But the peds do their own dirt too. I've had a few people who just don't pay attention and walk right behind your car while you're backing up (uh, my backing lights do work and my car is noisy). These people just got out of their cars and still think they have a bumper on their ****. But there have been countless times that I've seen people walk with traffic when clearly there's a sidewalk on the other side. Or walk with traffic when there isn't a sidewalk anywhere (I had to tell someone how dangerous that is, he looked at me like I had poop smeared on my forehead, but at least his death wish was now an informed one!). Even had a couple of people cross 3 lanes in each direction of traffic only 50 feet away from a crosswalk. At least if you're going to do that, do it at an intersection, step lively and walk predictably (read: straight) and know that cars don't have to stop for you there. As a motorist, between someone who has no regard for their own safety and does that and myself (and whoevers in the car)...I'm going to pick myself first and I might hit you if that means lessening harm to my occupants and not causing a pile up. I would not leave the scene, that is a foul thing to do.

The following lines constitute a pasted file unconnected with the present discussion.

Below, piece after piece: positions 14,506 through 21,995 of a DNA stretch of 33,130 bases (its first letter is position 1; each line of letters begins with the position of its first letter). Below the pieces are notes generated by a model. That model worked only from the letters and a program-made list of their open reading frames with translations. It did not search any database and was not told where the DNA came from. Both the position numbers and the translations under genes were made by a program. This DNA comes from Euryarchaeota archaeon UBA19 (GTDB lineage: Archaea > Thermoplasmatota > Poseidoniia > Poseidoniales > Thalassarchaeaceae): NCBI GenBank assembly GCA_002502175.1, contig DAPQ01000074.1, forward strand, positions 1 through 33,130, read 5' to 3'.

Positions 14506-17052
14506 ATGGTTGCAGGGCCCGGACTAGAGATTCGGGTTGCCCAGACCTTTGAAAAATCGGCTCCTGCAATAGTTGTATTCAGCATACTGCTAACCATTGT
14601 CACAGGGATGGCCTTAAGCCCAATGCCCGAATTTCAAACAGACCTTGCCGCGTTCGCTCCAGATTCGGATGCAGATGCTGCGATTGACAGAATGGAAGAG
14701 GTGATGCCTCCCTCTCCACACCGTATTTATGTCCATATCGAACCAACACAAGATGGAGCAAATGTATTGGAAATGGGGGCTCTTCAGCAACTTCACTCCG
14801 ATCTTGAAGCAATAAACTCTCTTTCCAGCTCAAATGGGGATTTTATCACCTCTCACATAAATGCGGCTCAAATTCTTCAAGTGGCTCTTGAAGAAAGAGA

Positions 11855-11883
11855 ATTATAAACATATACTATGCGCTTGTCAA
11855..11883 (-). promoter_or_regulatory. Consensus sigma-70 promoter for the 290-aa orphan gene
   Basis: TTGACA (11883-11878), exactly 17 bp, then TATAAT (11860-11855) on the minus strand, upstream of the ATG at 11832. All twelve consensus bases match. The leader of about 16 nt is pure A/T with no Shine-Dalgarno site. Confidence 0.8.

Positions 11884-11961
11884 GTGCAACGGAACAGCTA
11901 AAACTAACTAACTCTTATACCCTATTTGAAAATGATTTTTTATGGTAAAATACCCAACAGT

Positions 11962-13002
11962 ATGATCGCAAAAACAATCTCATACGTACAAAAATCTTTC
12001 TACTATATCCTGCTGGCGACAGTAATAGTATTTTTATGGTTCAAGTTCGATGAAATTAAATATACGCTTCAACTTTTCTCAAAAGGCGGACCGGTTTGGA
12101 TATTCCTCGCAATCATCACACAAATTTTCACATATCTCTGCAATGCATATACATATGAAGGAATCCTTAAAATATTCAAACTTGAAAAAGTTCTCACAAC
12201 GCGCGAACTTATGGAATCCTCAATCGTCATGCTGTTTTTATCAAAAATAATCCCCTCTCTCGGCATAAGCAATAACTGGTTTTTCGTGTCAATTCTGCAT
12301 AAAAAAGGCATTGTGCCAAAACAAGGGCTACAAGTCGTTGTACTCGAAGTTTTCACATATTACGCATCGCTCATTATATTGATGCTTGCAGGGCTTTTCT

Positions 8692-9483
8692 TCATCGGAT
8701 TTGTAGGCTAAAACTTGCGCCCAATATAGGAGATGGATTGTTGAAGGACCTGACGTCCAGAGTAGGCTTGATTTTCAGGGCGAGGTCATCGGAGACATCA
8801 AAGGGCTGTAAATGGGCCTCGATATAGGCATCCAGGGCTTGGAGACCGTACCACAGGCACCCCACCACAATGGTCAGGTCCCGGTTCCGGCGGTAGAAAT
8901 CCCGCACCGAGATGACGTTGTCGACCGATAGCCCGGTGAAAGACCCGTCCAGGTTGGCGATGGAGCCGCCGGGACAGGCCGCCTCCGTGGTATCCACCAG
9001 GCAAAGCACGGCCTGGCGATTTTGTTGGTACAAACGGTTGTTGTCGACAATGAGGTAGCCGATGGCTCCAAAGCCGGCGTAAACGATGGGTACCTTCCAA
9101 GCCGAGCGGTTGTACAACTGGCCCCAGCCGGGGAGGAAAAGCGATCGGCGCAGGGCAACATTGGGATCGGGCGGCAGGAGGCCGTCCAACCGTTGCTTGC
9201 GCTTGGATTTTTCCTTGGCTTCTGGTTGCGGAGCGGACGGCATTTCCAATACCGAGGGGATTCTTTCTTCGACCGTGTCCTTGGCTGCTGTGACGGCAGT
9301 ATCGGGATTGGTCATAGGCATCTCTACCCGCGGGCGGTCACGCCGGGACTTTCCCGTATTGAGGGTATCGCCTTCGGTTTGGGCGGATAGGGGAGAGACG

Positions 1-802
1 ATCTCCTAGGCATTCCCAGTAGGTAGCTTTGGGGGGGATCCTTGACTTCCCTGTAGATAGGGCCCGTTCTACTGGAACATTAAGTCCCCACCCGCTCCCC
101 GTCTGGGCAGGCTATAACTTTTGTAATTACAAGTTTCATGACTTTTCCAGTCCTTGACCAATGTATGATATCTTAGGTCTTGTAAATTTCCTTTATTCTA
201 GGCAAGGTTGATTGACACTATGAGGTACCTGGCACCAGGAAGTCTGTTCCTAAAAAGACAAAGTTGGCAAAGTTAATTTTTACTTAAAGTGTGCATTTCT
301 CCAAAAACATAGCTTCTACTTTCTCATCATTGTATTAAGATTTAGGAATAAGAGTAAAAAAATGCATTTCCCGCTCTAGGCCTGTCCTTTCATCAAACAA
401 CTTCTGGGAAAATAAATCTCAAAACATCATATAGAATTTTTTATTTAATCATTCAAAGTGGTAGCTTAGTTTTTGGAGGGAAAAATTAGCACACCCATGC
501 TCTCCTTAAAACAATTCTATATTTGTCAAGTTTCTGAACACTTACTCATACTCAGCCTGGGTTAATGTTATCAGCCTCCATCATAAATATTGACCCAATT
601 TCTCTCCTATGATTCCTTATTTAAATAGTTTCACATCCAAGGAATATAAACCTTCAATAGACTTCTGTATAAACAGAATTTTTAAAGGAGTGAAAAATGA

I guess that was a roundabout way that I wanted to reply to a bunch of people who say that old people are mainly the culprit for us having Death Race 2000 in the O-Town. Not true!
I walk almost everyday. You know who violated the crosswalk when I had the walk signal the last time? A teen driver! A man who appeared to be his father was in the passenger seat and he nodded to me. I don't know if that gesture meant "sorry" or "excuse me, he's new" or what. In that situation (based on experience as a former teen driver with parents in car), the parent needed to look ahead, warn the teen to be mindful of pedestrians with the right of way, and let the (teen) driver make the appropriate decision. And yes, if it isn't the right move, then the parent should let them know it's wrong even if there's no incident.